OGJ Washington Editor
WASHINGTON, DC, May 20 -- US Interior Secretary Ken Salazar issued an executive order on May 19 dividing the US Minerals Management Service’s three functions and spinning off one of them completely from the US Department of the Interior agency. The move provided more details of the MMS reorganization announced last week that would resolve the agency’s conflicting missions (OGJ Online, May 11, 2010).
The order creates the Bureau of Ocean Energy Management (BOEM), which will oversee traditional and alternative energy development on the US Outer Continental Shelf, and a new Bureau of Safety and Environmental Enforcement (BSEE). Both will be supervised by Wilma A. Lewis, assistant US Interior secretary for land and minerals management.
Salazar also established an Office of Natural Resources Revenue (ONRR) under Rhea S. Suh, assistant US Interior secretary for policy, management, and budget, which will take over royalty and revenue functions that MMS has handled since then-Interior Secretary James G. Watt established the agency in a Jan. 19, 1982, secretarial order. MMS assumed those responsibilities from the US Bureau of Land Management, US Geological Survey, and US Bureau of Indian Affairs.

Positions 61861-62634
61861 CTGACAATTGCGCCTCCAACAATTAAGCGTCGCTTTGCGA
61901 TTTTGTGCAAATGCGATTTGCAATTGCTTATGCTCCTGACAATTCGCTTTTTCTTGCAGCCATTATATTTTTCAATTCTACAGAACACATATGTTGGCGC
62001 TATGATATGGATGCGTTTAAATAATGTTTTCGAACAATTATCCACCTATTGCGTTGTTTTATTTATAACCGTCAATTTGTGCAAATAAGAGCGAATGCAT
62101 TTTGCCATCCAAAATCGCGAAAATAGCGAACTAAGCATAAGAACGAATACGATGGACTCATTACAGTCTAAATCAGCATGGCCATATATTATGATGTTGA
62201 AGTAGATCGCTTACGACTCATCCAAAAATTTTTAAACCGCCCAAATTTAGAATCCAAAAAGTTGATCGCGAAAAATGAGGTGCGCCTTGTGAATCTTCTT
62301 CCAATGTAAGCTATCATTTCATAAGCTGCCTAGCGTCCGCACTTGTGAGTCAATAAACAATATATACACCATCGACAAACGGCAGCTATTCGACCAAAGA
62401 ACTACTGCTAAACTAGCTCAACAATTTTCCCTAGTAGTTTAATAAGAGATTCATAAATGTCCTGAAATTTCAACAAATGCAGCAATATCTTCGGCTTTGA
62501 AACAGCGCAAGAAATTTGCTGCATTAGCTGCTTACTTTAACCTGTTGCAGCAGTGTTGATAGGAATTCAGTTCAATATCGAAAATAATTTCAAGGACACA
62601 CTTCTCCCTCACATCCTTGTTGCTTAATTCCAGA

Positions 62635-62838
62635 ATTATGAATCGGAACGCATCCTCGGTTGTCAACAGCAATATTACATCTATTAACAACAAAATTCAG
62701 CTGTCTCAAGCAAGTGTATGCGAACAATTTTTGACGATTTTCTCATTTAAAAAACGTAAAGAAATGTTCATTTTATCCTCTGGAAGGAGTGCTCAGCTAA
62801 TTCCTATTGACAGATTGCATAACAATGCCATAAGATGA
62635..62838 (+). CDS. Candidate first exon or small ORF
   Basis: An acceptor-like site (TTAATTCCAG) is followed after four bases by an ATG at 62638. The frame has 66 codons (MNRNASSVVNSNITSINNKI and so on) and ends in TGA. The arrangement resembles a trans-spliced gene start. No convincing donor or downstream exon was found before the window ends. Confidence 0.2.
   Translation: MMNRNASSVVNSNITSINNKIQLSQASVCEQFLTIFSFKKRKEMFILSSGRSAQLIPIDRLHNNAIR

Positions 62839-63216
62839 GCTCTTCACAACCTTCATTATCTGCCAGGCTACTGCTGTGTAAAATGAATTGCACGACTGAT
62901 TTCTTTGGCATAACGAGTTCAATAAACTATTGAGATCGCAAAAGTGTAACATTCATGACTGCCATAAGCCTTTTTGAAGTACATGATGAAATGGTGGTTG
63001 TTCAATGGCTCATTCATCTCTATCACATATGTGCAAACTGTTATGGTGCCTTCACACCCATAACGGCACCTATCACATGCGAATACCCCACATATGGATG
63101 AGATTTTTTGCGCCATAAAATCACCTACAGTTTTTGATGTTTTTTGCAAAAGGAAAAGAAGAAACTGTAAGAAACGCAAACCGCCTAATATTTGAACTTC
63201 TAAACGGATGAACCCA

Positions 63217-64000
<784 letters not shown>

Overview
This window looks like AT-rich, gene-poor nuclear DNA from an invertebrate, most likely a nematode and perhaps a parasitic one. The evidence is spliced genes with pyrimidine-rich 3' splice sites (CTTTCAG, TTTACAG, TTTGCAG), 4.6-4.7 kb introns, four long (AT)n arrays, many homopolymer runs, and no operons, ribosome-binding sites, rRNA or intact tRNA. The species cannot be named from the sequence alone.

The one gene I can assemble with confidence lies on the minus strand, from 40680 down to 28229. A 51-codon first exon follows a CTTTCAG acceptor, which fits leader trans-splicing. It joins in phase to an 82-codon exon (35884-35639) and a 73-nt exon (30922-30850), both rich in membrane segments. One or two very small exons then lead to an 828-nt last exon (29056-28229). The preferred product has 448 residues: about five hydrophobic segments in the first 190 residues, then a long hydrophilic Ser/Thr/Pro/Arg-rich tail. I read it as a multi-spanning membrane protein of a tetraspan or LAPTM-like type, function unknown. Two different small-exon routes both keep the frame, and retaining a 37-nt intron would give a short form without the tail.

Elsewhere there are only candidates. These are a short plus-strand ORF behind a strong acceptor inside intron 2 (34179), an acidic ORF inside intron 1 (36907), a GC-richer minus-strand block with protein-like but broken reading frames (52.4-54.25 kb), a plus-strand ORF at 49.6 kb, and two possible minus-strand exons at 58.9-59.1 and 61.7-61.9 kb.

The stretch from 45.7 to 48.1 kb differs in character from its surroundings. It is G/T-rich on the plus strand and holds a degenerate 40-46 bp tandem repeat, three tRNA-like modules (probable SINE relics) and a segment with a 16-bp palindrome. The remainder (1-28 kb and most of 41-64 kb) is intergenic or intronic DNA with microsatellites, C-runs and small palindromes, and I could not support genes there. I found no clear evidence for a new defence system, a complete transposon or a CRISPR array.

“[MMS] has three distinct and conflicting missions that—for the benefit of effective enforcement, energy development, and revenue collection—must be divided,” Salazar said. “The reorganization I am ordering today is the next step in our reform agenda and will enable us to carry out these three separate and equally important missions with greater effectiveness and transparency.”